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In the contest for first prize for populism, one candidate, State Comptroller Micha Lindenstrauss, is in the lead now, and way ahead. He has fashioned himself into some kind of modern Robin Hood. In a dramatic appearance before members of the Knesset, he said: "I came here to speak on behalf of society's weaker segments. They turn to us saying, 'Don't hurt us.'"

"They turn to us," Lindenstrauss says. How moving.

If it soon turns out that Lindenstrauss runs for the Knesset or seeks another senior public post, I would not be surprised. He understands the impact of flattery and the power of populism. He says the MKs, who are competing with him for the public's affections, listened. State Control Committee chairman Yoel Hasson (Kadima) rushed to say that the "water rate increases should be halted immediately," and Miri Regev (Likud) announced that "supervision of the rates should be transferred to the Knesset."

All we need is for Regev to set the price of water. From her standpoint there is no water crisis. There is no Lake Kinneret with water levels that have declined to the black warning line and no increasingly saline aquifers. As far as she is concerned, we should "stop terrifying the public," so we can lower the price of water, too. The public will applaud, until the morning they open the tap, and nothing comes out.

The state comptroller exceeded the bounds of his position entirely. He was asked to examine "the decision-making process at the Tax Authority," but he went off in other directions. He didn't find inadequate management or flawed decision-making procedures; instead he wrote comments and critiques on a whole range of subjects not at all connected to the mandate he received.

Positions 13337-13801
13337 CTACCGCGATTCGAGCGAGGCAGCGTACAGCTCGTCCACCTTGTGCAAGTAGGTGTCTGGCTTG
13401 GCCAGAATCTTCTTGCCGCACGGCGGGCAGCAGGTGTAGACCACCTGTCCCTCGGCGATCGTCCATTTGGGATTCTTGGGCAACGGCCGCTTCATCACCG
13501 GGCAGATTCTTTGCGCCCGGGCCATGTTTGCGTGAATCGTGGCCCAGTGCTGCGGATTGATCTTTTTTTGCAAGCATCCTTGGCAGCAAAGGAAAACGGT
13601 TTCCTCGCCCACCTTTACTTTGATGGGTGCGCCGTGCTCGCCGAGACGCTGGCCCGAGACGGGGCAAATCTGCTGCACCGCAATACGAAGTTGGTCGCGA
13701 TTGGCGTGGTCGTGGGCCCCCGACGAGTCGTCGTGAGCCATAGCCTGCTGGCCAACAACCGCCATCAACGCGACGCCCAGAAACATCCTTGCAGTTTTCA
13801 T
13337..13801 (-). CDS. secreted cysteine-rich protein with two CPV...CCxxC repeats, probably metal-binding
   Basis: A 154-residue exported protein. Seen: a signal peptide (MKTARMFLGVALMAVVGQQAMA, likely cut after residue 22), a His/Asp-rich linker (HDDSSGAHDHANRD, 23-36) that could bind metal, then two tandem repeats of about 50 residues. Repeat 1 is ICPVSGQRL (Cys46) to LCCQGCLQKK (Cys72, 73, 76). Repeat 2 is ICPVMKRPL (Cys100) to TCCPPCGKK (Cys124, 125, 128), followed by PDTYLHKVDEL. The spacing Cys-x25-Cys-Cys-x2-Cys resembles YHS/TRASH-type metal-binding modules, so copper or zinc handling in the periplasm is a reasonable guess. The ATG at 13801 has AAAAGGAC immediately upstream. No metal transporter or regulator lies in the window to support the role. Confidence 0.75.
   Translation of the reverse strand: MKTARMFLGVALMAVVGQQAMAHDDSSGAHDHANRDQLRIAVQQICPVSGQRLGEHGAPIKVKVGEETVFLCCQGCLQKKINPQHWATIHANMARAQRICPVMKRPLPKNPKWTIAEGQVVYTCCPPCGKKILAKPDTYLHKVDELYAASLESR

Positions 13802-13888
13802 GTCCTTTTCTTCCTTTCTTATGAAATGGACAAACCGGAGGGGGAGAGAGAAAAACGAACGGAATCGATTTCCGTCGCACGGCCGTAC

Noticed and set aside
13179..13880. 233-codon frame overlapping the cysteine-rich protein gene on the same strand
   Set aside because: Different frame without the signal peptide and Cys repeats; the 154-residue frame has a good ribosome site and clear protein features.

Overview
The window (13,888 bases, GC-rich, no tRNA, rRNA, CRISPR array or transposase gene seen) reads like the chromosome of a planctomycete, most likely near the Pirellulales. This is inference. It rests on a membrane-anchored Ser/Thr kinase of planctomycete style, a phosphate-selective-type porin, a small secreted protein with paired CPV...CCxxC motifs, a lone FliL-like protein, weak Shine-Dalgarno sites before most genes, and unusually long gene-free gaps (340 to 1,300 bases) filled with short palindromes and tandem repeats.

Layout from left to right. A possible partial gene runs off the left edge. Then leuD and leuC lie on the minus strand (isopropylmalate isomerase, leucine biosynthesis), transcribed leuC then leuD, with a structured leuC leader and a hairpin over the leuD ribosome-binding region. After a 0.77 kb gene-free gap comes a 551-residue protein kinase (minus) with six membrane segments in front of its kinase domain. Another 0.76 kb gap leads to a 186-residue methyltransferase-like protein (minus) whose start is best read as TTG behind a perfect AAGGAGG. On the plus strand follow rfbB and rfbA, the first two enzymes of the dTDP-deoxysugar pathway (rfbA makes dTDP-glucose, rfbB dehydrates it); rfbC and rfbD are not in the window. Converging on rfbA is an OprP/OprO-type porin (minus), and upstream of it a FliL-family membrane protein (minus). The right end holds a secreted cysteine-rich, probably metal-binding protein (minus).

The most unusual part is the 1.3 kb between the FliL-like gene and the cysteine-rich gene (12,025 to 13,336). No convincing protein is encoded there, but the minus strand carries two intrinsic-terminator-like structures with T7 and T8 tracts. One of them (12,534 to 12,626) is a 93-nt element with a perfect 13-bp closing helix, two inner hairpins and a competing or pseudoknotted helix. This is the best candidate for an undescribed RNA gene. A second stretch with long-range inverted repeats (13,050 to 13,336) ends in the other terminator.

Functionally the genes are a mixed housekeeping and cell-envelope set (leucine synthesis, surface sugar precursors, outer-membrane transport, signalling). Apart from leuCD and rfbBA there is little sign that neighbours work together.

This is a case of a sloppy report, one that didn't seriously deal with the issue and was only 11 pages long, whose conclusion was more personal manifesto than the work of a comptroller. And it was written in just one month, including research! Is it any wonder then that it's so superficial?

The comptroller recommends suspending rate increases and even subsidizing water rates for the weaker population. Who gave him the right to set budget priorities? Who made him responsible for social policy? Since when does the comptroller decide who pays what?

Does he want to replace the cabinet and the Knesset even before he is elected to serve there?

The comptroller's recommendations stand in stark contrast to the interim recommendations of the state commission already investigating the matter for more than a year. But what is a commission headed by a retired judge, Professor Dan Bein, who is joined by two experts on water and soil, professors Yoav Kislev and Yoram Avnimelech, compared to Lindenstrauss? For him a month was enough.

What does all this matter to Lindenstrauss, Hasson and Regev? They have received their prizes and the public's affection, and that's what's important.